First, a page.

To the Editor:

Band 3 (anion exchanger 1, AE1) is the most abundant integral protein of the red blood cell membrane. It is composed of 911 amino acids encoded by the EPB3 gene. Several mutations in the EPB3 gene have been found associated to different diseases, eg, hereditary spherocytosis, Southeast Asian ovalocytosis, chorea-acanthocytosis, and familial distal renal tubular acidosis, thus demonstrating that the effects of EPB3 mutation are dependent on type and location.1,2 The function of the band 3 carboxyl terminus tail that protrudes on the cytoplasmic side of the erythrocyte membrane is unknown.3We describe the first example of a disease-causing mutation located in the extreme 3′ end of the AE1 coding sequence.

Hereditary spherocytosis (HS) is a common hemolytic anemia in which the spheroidal, osmotically fragile erythrocytes are destroyed in the spleen. HS due to band 3 deficiency has an autosomal dominant mode of transmission and is characterized by mild to moderate anemia.1 

Six children, belonging to unrelated Italian families from the Vesuvian area (Southern Italy), presented a homogeneous clinical picture showing moderate hemolytic anemia and splenomegaly. HS was diagnosed on the basis of clinical findings, familial history, and routine hematological investigations. The protein phenotype, performed by sodium dodecyl sulfate-polyacrylamide gel electrophoresis (SDS-PAGE), was typically that of band 3-deficient HS (band 3/spectrin: −21% ± 2% compared with that of the controls).4 In all patients, single/strand conformation polymorphism (SSCP) screening of band 3 gene showed an alteration in exon 20 (not shown).4 Direct sequencing of the abnormal fragments constantly showed a deletional frameshift mutation in codon 894 (ACC → AC; not shown). We designated this mutation with the area of origin as Vesuvio. Heteroduplex analysis confirmed this mutation in 5 additional patients in the 6 families. This analysis failed to find the mutation in 4 healthy members (Fig 1). In 2 brothers of family 3 we also detected a previously described silent polymorphism (codon 904, TAC → TAT)5 occurring in trans (Fig 1 and not shown). Analysis of the PstI polymorphic site of the EPB3 gene indicated that HS was invariably associated with aPstI (+) allele (not shown). Semiquantitative reverse transcription-polymerase chain reaction (RT-PCR) amplification with primers flanking the deletion (primer sense in exon 19 and primer antisense in exon 20) and with lower numbers of cycles produced heteroduplexes, suggesting that mRNA corresponding to allele Vesuvio was expressed (Fig 2).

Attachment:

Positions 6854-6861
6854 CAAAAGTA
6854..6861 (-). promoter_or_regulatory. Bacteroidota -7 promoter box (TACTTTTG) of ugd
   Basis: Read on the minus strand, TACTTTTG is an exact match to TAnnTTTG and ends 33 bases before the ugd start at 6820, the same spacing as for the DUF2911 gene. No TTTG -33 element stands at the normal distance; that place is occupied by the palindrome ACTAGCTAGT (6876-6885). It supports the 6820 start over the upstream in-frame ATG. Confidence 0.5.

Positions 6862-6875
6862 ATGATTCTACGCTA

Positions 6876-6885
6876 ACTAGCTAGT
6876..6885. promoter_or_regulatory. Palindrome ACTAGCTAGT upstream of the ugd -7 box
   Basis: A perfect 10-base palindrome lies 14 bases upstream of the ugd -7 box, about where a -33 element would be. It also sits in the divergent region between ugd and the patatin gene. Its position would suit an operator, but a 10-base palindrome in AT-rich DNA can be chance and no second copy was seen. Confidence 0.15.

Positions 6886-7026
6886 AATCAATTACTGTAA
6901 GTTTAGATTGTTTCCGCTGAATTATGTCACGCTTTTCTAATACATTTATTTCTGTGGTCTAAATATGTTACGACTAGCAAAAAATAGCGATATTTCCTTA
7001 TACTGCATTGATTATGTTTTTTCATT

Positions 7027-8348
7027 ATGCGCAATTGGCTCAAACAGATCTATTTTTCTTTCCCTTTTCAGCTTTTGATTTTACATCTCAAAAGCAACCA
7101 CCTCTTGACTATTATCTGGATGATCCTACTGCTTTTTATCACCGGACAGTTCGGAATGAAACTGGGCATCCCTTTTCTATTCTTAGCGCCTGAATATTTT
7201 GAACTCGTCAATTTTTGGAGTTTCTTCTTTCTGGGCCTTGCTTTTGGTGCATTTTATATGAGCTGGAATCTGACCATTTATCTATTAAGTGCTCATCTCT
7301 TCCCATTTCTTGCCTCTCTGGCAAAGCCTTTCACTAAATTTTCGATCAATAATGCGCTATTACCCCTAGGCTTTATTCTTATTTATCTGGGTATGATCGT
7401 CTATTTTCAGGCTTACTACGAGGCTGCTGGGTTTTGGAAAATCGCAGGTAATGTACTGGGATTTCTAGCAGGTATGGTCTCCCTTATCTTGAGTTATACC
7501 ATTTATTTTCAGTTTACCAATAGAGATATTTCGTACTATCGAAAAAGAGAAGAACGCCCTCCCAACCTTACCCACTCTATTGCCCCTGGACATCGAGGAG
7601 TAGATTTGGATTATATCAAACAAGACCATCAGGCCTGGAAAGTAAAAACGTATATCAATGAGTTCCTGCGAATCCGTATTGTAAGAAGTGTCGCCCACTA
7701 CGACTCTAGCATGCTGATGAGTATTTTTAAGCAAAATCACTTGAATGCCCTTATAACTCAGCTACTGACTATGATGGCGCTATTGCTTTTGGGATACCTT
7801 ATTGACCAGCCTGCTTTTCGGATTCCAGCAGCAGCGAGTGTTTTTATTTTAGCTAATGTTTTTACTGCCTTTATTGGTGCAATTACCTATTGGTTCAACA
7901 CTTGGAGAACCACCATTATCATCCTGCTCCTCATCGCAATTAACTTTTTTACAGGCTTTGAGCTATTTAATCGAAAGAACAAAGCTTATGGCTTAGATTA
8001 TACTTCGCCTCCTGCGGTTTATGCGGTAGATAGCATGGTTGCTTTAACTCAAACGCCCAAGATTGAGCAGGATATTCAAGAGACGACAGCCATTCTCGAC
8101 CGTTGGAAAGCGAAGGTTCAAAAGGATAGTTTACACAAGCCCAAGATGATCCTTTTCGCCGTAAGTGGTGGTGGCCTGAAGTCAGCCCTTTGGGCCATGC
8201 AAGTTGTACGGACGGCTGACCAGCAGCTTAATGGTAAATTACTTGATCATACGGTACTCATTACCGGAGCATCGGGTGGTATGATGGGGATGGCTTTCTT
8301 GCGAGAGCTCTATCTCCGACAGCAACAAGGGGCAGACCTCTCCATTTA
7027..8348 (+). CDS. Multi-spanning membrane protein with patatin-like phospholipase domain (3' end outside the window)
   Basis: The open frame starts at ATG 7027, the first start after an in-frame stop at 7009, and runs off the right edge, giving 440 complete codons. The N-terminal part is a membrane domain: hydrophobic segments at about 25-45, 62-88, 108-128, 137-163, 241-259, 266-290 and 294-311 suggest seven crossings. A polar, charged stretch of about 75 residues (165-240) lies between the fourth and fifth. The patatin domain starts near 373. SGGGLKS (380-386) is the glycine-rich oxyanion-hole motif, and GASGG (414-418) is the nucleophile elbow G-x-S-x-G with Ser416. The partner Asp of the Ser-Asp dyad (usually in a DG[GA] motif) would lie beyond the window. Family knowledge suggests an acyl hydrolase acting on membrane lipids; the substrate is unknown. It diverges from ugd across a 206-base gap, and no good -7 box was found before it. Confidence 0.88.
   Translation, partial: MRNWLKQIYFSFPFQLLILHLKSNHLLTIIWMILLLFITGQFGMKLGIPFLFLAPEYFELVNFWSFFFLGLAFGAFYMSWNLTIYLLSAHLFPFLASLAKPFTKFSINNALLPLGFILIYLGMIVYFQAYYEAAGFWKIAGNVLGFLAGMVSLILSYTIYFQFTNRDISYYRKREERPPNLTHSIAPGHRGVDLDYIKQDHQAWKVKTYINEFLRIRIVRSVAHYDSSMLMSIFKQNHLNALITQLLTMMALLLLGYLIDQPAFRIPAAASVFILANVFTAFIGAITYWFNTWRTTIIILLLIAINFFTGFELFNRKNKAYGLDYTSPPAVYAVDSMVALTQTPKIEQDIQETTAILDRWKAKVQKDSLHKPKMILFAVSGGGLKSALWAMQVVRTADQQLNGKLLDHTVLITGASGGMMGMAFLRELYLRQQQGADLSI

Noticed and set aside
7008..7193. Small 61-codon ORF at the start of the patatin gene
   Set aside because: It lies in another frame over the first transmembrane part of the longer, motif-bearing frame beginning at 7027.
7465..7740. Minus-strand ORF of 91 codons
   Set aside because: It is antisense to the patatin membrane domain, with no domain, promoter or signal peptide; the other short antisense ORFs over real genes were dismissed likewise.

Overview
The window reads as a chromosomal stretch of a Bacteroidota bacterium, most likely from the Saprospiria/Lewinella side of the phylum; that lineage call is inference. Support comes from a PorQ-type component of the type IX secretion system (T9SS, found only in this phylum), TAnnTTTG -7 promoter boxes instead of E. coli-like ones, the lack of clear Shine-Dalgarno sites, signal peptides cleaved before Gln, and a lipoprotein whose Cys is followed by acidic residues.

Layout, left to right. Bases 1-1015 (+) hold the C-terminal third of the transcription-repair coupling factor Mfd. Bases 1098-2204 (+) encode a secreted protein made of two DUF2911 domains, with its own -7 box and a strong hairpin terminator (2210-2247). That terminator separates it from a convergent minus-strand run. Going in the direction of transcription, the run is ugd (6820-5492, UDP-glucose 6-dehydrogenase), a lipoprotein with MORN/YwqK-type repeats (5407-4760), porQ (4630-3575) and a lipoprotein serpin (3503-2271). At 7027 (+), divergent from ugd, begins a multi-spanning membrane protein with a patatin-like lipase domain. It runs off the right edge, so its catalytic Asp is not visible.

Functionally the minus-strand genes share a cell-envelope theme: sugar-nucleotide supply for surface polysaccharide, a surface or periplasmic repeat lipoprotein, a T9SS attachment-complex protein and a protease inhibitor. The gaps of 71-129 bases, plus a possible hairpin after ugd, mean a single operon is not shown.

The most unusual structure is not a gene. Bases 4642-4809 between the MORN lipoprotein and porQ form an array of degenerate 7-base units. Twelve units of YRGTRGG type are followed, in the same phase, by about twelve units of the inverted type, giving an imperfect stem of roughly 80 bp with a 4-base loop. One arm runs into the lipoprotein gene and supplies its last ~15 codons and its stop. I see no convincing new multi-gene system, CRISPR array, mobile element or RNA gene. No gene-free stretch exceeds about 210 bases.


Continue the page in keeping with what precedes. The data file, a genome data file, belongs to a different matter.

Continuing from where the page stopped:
Fig. 1.

Heteroduplex analysis of exon 20 of band 3 genomic DNA. In all 11 HS patients, heteroduplexes were visible (they were generated on PCR between normal fragments and fragments carrying the C deletion). *Band shows heteroduplex produced by silent polymorphism occurring in trans.

Fig. 1.

Heteroduplex analysis of exon 20 of band 3 genomic DNA. In all 11 HS patients, heteroduplexes were visible (they were generated on PCR between normal fragments and fragments carrying the C deletion). *Band shows heteroduplex produced by silent polymorphism occurring in trans.

Fig. 2.

Mutant band 3 mRNA is detected in patient II1 of family 1. The presence of the cDNA Vesuvio was verified by PCR amplification of reverse-transcribed total reticulocyte RNA. Aliquots of the PCR reaction after 14, 16, 18, and 20 cycles were screened using heteroduplex analysis.

Fig. 2.

Mutant band 3 mRNA is detected in patient II1 of family 1. The presence of the cDNA Vesuvio was verified by PCR amplification of reverse-transcribed total reticulocyte RNA. Aliquots of the PCR reaction after 14, 16, 18, and 20 cycles were screened using heteroduplex analysis.

Urinary pH and acid excretion were in the normal range in all patients.

Band 3 Vesuvio is the first mutation located in the cytoplasmic COOH terminal tail. The singularity of this mutation is the opening of the reading frame for an extra 133 codons (instead of 18), before the new stop codon at position 1027. The presence of the corresponding mRNA suggests that neither the transcription of the mutant gene nor the stability of the mutant mRNA is affected. Nevertheless, because no elongated additional band 3 was seen by Western blotting (not shown), we offer one of the following possibilities to explain the band 3 deficiency: (1) abnormal band 3 insertion in the endoplasmic reticulum; (2) defective translocation of mutant band 3 from the endoplasmic reticulum to the plasma membrane; and (3) premature band 3 degradation in the bone marrow erythroblasts. The COOH-terminal 18 amino acids of the normal band 3 are predicted to be replaced by an abnormal sequence in band 3 Vesuvio. Alignment of the 13 known sequences pertaining to different members of the three anion exchanger families (AE1, AE2, and AE3) shows that the amino acids in positions 897, 901, 905, and 906 are highly conserved through evolution. As reported by Anderson and von Heijne,6 these affected residues could act as stop transfer signals during cotranslational insertion of band 3 protein into the endoplasmic reticulum membrane of erythroid precursor cells. Furthermore, alternatively and/or additionally, the presence of a much longer COOH terminus could be the hindrance to the band 3 insertion. Band 3 Vesuvio mutation shows that the cytoplasmic COOH terminal tail is also very critical for the assembly and/or maintaining of band 3 in the mature erythrocyte membrane. Finally, we did not evaluate the unlikely possibility of a mutant band 3 insertion into the plasma with proteolytically truncation to a size similar to normal band 3.

We found band 3 Vesuvio in 6 unrelated families from the same geographic area. Because this mutation is located on the samePst1 allele and does not occur in a hot spot area, the presence of a founder effect is strongly suspected.

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